Norfolk has a variety of performing groups with regular performances. The Virginia Opera, the Official Opera Company of the Commonwealth of Virginia, was founded in 1974. Its current artistic director is Peter Mark. Though performances are statewide, the company's principal venue is the Harrison Opera House in the Ghent District.[4] The Virginia Stage Company, founded in 1968, is one of the country's leading regional theaters and produces a full season of plays in the Wells Theatre downtown. The Company shares facilities with the Governor's School for the Arts.[5] The Virginia Symphony Orchestra, founded in 1920, and directed by JoAnn Falletta, has been a regular staple on the regional fine arts scene. Most performances take place at Chrysler Hall in downtown. The orchestra also provides musicians for many other performing arts organizations in the area.[6] Large scale concerts are held at either Norfolk Scope or the Ted Constant Convocation Center while The Norva provides a venue for smaller groups. Norfolk has a number of historic facilities including the Attucks Theatre, Naro Expanded Cinema, The Tidewater Community College's Jeanne and George Roper Performing Arts Center (formerly Loew's State Theater), and the Riverview Theatre.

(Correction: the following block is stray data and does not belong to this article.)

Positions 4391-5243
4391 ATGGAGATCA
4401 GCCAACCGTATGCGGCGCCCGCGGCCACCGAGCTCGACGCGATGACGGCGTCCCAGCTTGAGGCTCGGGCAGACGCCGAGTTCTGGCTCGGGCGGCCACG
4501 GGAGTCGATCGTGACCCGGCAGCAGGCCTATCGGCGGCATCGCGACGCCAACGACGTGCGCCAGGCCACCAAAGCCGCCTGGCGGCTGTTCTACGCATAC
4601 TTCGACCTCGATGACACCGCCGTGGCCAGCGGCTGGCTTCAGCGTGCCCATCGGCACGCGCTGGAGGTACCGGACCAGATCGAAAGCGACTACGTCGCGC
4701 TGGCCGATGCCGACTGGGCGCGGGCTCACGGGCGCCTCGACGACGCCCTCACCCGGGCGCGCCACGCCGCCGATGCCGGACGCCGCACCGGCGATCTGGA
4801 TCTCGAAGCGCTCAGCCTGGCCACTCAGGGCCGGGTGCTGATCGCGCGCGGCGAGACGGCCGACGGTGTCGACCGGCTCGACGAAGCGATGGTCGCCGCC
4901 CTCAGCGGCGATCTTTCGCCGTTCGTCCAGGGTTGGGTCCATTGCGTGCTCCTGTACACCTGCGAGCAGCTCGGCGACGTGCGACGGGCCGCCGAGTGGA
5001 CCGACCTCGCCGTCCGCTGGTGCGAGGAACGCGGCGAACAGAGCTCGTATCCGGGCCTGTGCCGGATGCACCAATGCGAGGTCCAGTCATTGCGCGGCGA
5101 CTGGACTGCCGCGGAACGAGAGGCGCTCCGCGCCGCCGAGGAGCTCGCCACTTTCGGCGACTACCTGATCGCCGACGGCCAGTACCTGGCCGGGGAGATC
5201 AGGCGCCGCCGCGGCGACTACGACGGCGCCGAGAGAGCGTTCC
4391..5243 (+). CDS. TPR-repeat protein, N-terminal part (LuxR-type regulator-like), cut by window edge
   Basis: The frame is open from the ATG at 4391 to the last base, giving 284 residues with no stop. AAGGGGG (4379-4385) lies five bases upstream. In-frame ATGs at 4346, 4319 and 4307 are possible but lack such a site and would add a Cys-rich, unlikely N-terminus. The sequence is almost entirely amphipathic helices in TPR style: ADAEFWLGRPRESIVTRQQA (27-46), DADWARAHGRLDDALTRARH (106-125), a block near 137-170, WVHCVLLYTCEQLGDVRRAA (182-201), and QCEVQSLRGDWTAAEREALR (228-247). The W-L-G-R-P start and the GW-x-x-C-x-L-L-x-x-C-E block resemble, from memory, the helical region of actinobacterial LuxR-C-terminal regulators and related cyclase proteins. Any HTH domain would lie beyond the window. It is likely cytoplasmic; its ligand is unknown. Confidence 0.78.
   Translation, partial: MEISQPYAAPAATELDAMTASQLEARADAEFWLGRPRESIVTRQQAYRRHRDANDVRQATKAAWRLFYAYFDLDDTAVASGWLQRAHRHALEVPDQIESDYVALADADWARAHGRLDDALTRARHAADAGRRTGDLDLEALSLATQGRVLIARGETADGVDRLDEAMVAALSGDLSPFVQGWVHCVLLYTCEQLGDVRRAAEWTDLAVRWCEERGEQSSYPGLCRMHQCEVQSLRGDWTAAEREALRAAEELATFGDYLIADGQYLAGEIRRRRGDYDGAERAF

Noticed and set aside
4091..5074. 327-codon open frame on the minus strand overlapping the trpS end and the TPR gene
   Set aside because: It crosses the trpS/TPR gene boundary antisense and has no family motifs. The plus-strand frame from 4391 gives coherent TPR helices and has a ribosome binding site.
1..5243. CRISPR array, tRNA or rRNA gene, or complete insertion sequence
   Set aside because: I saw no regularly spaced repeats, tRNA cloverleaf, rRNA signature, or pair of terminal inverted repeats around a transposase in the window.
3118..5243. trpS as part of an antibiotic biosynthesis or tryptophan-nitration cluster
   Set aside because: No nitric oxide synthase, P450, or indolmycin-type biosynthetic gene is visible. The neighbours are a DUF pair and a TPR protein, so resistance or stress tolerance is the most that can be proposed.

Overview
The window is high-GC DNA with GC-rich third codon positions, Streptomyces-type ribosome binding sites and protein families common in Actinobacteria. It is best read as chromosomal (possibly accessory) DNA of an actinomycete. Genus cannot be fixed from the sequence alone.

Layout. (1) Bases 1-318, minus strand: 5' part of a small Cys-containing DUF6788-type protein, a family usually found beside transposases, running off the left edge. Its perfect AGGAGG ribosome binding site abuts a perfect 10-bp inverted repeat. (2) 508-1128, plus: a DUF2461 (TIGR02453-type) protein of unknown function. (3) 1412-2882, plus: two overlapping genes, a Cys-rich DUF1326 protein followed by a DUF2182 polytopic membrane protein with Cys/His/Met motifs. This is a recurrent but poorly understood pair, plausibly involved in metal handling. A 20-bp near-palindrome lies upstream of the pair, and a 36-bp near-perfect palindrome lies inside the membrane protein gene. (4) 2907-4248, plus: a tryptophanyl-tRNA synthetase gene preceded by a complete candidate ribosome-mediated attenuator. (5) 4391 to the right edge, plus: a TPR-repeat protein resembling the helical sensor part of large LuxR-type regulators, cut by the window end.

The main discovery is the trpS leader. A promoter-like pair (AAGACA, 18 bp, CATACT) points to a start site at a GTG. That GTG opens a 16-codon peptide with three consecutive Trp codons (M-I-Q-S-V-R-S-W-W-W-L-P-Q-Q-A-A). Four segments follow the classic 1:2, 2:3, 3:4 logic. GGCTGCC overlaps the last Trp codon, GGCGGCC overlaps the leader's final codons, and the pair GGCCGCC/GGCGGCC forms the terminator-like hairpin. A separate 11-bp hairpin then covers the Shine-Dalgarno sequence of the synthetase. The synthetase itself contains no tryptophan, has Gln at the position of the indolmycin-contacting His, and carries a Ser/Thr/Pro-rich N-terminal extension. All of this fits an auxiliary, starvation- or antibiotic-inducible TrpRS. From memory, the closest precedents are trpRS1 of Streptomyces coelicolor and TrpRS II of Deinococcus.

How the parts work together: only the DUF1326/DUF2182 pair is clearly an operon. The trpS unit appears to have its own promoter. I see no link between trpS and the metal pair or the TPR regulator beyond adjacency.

Many clubs, representing a wide range of musical interests, line the lower Granby Street area. These include the Club Seven and the Granby Theater, which formerly hosted plays but now is a restaurant and club. Not far away, the Waterside Festival Marketplace has also continued to be successful as a nightclub and bar venue.[7]

Media

Norfolk's daily newspaper is

Norfolk is also served by several television stations. Major network television affiliates include:

Channel Callsign Network(s) Website
3 WTKR (CBS) http://www.wtkr.com/
10 WAVY (NBC) http://www.wavy.com
13 WVEC (ABC) http://www.wvec.com/
15 WHRO (PBS) http://www.whro.org/
27 WGNT (CW) http://www.cw27.com/
33 WTVZ (MyNetworkTV) http://www.mytvz.com
43 WVBT (Fox) http://www.myfoxhamptonroads.com/
49 WPXV (ION Television) http://www.ionline.tv/

Norfolk residents also are able to receive independent stations such as WSKY broadcasting on channel 4 from the Outer Banks of North Carolina and WGBS-LD broadcasting on channel 11 from Hampton. Norfolk is served by Cox Cable which provides LNC 5, a local 24-hour cable news television network. DirecTV and Dish Network are also very popular as an alternative to cable television in Norfolk.

Festivals and parks